Continuously made and sold since 1824 (in Venezuela and then in Trinidad since 1875), Angostura is seen as the quintessential bitters, and is the most widely distributed cocktail ingredient in the world. It’s also quite profitable, and has been since the beginning. One reason for this is that Angostura were one of the first companies to vigorously protect their trademarks. In 1864 they sued another company who were making an “Angostura bitters,” made a bit further up the Orinoco River. They won this suit even though the impostor was actually making their bitters with Angostura bark; the original was awarded the patent for “Angostura” and “aromatic” due to their having used the brand for so long, and that it was named for its place of origin (even though the town of Angostura was renamed Cuidad Bolívar). Once they established their trademark, they took over the aromatic bitters world and still rule it today, although there’s a lot more small-scale competition than there once was.

We got the story of their oddly ill-fitting labels too — in a nutshell, they were in a hurry to get their product to a big competition, and two different people were in charge of ordering the bottles and the labels. Once they came together it was immediately apparent that the labels were too big, but it was too late to do anything about it so they were slapped onto the bottles anyway, the top sticking up nearly an inch above the bottle’s shoulder. Alas, they lost that competition, but the judges made sure to mention that they thought the packaging was brilliant.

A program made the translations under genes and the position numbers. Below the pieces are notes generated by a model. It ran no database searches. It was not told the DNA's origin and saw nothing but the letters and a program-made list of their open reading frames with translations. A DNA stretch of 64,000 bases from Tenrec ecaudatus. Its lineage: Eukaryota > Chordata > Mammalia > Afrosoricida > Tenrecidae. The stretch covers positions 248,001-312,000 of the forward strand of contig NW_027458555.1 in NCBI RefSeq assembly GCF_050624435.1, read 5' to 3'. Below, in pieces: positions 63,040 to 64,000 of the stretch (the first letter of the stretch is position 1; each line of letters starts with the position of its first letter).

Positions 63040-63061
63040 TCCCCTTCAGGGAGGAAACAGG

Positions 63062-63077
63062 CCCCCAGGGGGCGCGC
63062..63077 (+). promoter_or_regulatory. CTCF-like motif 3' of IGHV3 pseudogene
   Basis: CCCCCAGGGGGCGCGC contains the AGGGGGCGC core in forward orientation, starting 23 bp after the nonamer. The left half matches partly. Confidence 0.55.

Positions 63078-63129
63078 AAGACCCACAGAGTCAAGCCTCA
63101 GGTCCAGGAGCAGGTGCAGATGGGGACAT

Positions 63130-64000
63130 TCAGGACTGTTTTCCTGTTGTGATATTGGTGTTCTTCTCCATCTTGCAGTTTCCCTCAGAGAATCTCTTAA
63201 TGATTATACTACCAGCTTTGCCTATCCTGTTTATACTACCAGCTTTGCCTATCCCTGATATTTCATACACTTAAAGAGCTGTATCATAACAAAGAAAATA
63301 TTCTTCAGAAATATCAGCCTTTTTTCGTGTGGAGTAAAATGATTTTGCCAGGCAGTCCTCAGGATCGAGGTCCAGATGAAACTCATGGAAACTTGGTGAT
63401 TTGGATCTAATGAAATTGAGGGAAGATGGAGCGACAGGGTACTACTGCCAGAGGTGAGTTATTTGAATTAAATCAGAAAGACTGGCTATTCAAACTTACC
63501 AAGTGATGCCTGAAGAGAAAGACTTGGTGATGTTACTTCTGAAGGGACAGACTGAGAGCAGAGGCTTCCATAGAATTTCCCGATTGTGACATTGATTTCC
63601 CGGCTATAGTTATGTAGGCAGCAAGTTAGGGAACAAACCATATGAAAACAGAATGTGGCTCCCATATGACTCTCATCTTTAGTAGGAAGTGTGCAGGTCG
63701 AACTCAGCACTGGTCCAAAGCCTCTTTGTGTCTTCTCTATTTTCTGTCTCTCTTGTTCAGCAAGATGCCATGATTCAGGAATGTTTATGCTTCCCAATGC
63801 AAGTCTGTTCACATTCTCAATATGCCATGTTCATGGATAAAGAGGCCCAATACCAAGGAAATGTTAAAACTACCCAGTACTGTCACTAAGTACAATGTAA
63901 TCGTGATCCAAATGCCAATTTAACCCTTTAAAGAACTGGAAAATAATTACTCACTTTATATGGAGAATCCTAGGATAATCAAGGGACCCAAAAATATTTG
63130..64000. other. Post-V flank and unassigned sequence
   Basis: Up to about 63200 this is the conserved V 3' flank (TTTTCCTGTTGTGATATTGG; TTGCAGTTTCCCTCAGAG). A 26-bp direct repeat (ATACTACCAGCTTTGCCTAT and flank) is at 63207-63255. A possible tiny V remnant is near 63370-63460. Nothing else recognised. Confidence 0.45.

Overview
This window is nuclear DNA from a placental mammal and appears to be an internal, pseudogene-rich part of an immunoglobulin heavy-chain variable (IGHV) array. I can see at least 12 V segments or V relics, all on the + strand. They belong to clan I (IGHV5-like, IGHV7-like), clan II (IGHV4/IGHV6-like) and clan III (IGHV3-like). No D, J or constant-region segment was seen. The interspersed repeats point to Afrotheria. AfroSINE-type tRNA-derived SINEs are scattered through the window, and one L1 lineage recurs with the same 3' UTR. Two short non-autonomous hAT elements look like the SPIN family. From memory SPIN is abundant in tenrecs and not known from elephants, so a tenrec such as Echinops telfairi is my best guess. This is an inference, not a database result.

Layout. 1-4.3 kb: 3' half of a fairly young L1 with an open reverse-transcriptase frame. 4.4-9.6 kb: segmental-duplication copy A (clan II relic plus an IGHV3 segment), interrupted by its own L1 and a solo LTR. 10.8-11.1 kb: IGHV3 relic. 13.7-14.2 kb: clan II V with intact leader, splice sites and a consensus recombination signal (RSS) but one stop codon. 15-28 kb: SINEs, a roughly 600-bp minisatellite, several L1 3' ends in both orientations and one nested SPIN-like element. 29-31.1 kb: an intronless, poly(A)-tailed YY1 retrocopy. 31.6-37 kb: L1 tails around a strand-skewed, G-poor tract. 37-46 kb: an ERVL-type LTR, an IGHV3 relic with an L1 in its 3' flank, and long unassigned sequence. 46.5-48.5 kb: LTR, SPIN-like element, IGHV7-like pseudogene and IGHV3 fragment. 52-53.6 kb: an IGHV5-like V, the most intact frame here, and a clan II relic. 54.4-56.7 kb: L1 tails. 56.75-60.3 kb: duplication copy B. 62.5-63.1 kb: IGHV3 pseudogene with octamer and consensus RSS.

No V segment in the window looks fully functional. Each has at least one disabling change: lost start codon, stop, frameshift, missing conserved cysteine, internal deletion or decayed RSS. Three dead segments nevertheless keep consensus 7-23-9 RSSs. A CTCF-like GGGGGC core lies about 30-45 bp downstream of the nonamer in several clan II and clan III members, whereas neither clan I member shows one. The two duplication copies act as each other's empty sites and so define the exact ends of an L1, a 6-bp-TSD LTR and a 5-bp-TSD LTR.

Many years later an industrial design conference chose the Angostura bottle and label as one of the worst examples of product packaging in the 20th Century … but they were advised never to change it due to its now-iconic look. I concur.

The flavor of Angostura is unmistakable, deep and spicy and beautifully suited to many different styles of cocktails across the entire spectrum. The aroma is woody, predominant of clove and cinnamon and all those “Christmassy” brown spices. On the palate it’s quite bitter from the gentian but not unpleasantly so — seriously, do a shot of Ango sometime — continuing with Christmas cake, clove, citrus and sweet cinnamon.

For all the bitters we tasted the presenters also provided a list of things each bitters was particularly good with, bad with and some surprising combinations they thought worked beautifully. Unsurprisingly Ango is excellent with whiskies and rums, goes very well with lime, and I think with gin as well (remember the Pink Gin, just a good London dry with six or eight dashes of Ango). It doesn’t go well with Cognacs — even though they’re aged spirits the gentle fruit character of fine brandies tends to get overwhelmed. For surprises, try it on vanilla ice cream (I can already tell you this is fantastic), on grapefruit broiled with brown sugar, a few dashes in your coffee (which I have not tried) or in your Coca-Cola (which I have — at home our Coke Zero is never served without dashes of Ango) and … in a Piña Colada!